Boxee recently unveiled its new Boxee Box known as “Boxee TV”. With a built-in DVR that stores your shows in the cloud, Boxee TV will be able to record two shows at once from an over-the-air antenna or from unencrypted cable transmissions. The new Boxee box will sell at a competitive price point of $99 starting this November with a monthly cost of $14.95 for the DVR. The new box will still have apps including Netflix and VUDU as well as Boxee’s social sharing features. Gone is the innovative two side remote with a full QWERTY keyboard as is the funky shaped cube. Instead the box will take on a more traditional rectangular set top shape. Going forward, Boxee will also start to de-emphasize its ability to play a wide range of video formats. That cedes the every codec-you-can-imagine space to the Western Digital TV Live boxes.
Just as TiVo has, Boxee has moved from being a disruptor to a player that’s looking to partner with the cable companies. One has to wonder if Boxee will be TiVo’s patent cross-hairs. The new Boxee box has a few things going for it. Since your shows are stored in the cloud, Boxee can virtually store almost an unlimited amount of content. Boxee can also stream content to almost any device with Internet connectivity. Boxee is also aided by the recent FCC ruling allowing cable companies to encrypt basic digital cable. Before a cable company can encrypt the basic tier, they must provide a way for Boxee TV (and boxes like it) to access basic cable content via IP. Before the decision, Boxee and Comcast had already inked a deal stating as much. On the negative side, consumers will only be able to record a portion of the cable line up. Also, folks interested in cutting the cord may not be too keen on spending $14.95 a month for the DVR. To learn more about Boxee TV, here’s a good background story on Boxee’s strategy and the announcement from Boxee themselves. Zatz Not Funny also compared the Boxee solution with Simple.TV and TiVo. By the way, the DVR functionality will be initially available in the top eight markets in 2012 with more to follow in 2013. No word on when it will be available in the Hub.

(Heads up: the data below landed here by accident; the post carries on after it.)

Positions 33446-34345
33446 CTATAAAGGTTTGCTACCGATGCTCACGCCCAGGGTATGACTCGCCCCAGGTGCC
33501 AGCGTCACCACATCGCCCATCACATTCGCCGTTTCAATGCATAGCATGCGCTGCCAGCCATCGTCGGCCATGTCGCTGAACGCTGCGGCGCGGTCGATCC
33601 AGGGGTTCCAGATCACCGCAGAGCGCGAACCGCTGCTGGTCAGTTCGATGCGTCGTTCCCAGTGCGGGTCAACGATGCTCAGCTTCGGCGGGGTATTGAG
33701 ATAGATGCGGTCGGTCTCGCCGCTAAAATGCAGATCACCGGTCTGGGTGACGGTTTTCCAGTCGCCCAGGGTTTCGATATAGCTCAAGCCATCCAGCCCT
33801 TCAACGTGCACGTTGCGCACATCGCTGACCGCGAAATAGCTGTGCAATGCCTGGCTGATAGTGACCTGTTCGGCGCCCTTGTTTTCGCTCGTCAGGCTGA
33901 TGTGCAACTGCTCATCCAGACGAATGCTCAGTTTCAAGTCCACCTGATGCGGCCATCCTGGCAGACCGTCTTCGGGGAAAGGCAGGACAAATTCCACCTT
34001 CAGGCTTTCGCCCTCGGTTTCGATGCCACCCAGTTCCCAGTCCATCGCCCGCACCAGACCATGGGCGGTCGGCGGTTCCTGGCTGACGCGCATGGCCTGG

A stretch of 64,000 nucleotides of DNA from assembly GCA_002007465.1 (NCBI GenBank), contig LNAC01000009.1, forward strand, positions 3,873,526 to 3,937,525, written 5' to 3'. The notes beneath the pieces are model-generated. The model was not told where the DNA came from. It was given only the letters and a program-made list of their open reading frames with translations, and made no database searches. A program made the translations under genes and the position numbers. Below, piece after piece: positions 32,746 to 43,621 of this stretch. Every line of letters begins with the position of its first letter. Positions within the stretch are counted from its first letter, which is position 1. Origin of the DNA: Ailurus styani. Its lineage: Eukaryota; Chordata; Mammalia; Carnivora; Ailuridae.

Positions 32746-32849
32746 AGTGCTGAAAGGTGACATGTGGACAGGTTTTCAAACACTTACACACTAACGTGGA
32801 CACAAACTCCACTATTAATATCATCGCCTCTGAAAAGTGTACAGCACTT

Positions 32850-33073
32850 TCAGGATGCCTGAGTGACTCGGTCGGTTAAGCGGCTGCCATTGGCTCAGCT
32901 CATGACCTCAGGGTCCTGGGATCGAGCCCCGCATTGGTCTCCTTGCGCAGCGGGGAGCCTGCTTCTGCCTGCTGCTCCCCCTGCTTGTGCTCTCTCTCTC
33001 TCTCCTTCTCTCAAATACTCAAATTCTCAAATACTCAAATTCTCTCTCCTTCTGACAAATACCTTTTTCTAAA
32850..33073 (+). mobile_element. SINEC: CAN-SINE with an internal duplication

To dive deeper on the FCC’s recent decision to allow for the encryption of basic cable: Cable companies argued for it to help prevent theft of service as well as reduce the number of visits from the cable guy; resulting in a reduction in carbon emissions. The new rule will require some type of set top box or CableCARD on every TV. I wonder if the reduced carbon emissions will be offset by all of the additional cable boxes that have to be manufactured. Some institutional users such as the City of Boston will need hundreds of boxes for their cable connected TVs to still work. One thing to remember about the FCC’s decision: It allows but does not require cable companies to encrypt basic cable. Don’t be surprised if some providers including Verizon FIOS decide not to encrypt their basic cable offering.